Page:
Why do so many chemists fear electrochemistry? Is it because there is no formal home for it in the chemistry curriculum? At any rate, electrochemistry is here to stay, and it’s worth the effort to understand it well. Electron transfer reactions are at the heart of modern energy applications, and electrochemistry is a useful tool for studying mechanistic inorganic chemistry. If our analytical colleagues aren't going to assume the mantle, then it's up to us, the inorganic chemists, to add it to our ever-growing list of topics.
Luckily, help is here! IONiC member Jillian Dempsey and her research group at the University of North Carolina - Chapel Hill recently published a thorough tutorial in the Journal of Chemical Education. Titled “A Practical Beginner’s Guide to Cyclic Voltammetry”, the article will be immensely useful to anyone in the field of electrochemistry, from beginning graduate students to professors moving in new research directions. The group uses an easy-to-digest format to carefully outline the anatomy of a CV scan, answering the age-old question about why the CV scans of reversible redox reactions end up resembling a duck.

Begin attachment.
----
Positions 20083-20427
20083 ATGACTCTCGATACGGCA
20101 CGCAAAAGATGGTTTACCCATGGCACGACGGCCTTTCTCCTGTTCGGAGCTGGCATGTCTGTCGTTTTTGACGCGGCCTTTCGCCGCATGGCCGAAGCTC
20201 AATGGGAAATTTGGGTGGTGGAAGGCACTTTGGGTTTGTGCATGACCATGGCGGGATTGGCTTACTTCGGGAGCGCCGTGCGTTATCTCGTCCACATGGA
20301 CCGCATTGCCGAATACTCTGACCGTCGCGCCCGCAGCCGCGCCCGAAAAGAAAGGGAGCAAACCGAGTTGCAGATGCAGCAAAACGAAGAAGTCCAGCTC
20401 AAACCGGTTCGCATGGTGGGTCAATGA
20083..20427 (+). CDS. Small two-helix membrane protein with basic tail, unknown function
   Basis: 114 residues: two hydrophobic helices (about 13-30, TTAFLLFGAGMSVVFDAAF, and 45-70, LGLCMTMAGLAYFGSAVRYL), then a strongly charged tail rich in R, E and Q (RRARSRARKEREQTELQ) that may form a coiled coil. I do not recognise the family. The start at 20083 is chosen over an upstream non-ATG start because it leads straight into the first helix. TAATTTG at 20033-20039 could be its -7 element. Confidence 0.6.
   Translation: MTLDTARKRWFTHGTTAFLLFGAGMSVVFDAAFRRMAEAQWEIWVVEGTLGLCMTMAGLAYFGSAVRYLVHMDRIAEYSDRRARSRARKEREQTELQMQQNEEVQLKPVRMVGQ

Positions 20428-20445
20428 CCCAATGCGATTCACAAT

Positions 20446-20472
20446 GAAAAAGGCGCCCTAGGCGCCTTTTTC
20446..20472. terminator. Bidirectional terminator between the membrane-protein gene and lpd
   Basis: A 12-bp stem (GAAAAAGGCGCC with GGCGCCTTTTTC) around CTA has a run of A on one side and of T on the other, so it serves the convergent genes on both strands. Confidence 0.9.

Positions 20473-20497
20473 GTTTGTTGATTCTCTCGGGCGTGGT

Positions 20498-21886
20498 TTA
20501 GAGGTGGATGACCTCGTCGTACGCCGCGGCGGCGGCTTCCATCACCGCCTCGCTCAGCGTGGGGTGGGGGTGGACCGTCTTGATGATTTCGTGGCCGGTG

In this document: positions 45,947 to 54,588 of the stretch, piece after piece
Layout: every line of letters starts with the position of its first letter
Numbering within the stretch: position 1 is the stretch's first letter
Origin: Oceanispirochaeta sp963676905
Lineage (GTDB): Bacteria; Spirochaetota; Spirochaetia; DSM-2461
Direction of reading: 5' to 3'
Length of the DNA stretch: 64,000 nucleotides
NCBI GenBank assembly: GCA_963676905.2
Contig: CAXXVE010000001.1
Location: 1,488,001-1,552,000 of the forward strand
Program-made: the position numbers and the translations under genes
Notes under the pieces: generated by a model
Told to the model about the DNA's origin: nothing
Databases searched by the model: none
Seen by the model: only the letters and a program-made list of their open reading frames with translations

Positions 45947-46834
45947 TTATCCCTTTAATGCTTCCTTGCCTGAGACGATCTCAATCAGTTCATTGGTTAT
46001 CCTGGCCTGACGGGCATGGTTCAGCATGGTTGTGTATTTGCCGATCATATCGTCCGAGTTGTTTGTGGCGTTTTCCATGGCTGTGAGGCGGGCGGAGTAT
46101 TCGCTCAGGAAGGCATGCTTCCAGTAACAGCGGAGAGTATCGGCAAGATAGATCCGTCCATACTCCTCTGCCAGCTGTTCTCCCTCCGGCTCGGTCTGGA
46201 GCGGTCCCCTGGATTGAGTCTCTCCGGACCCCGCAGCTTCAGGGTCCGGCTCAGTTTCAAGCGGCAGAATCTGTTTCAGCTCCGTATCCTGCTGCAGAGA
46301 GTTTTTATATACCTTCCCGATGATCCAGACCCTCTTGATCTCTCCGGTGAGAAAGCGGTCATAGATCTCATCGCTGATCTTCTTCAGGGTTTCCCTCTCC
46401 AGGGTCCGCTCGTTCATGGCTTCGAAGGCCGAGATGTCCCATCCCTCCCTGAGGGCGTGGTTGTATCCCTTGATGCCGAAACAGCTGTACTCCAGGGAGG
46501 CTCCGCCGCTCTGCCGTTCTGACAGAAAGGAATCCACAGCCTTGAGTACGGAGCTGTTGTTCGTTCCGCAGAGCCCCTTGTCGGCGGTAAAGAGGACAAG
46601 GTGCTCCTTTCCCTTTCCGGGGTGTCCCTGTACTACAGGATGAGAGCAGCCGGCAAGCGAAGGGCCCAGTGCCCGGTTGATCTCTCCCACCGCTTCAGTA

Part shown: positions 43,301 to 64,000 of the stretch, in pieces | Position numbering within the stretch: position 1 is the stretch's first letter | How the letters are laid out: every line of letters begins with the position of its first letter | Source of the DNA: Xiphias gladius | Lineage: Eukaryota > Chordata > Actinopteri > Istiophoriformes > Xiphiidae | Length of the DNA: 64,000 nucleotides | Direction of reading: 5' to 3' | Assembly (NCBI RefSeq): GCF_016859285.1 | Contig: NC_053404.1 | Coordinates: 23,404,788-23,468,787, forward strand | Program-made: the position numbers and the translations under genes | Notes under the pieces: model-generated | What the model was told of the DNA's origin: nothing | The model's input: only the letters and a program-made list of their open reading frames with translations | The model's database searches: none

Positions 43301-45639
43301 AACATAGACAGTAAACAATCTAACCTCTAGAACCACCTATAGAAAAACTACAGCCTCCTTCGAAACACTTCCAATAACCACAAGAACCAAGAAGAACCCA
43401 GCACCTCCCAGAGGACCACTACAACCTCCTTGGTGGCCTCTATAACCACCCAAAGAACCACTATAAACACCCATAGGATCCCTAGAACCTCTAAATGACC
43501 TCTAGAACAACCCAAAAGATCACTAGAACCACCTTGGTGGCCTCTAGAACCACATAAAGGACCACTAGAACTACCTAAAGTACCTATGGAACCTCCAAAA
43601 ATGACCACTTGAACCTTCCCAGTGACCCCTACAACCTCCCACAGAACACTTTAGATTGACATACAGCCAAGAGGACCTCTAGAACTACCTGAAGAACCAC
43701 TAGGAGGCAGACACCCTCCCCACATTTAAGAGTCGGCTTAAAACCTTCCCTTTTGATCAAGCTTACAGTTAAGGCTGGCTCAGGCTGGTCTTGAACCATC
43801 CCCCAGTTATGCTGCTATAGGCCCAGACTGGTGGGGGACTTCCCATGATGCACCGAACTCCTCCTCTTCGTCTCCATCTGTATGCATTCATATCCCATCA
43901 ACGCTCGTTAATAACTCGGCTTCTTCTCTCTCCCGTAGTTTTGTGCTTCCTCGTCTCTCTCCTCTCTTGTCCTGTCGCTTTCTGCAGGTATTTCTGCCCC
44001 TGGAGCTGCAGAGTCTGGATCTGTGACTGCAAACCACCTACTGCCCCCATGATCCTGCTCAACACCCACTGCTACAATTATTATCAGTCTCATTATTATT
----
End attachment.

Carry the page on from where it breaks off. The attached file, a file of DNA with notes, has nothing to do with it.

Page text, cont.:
The authors also discuss the components of an electrochemical cell, providing practical advice and tips related to the choice of solvent, supporting electrolyte, and electrodes. If you find yourself trying to interpret a CV scan more complex than a simple duck shape, the authors explain why this may have happened as a result of irreversibility, coupled chemical reactions, and multielectron processes. The article’s supporting information includes extensive training modules - with solutions.
Thus, the article can also serve as a teaching module on electrochemistry and electrochemical reactions for undergraduates and graduate students alike. If you use it in your courses please post your experiences to VIPEr!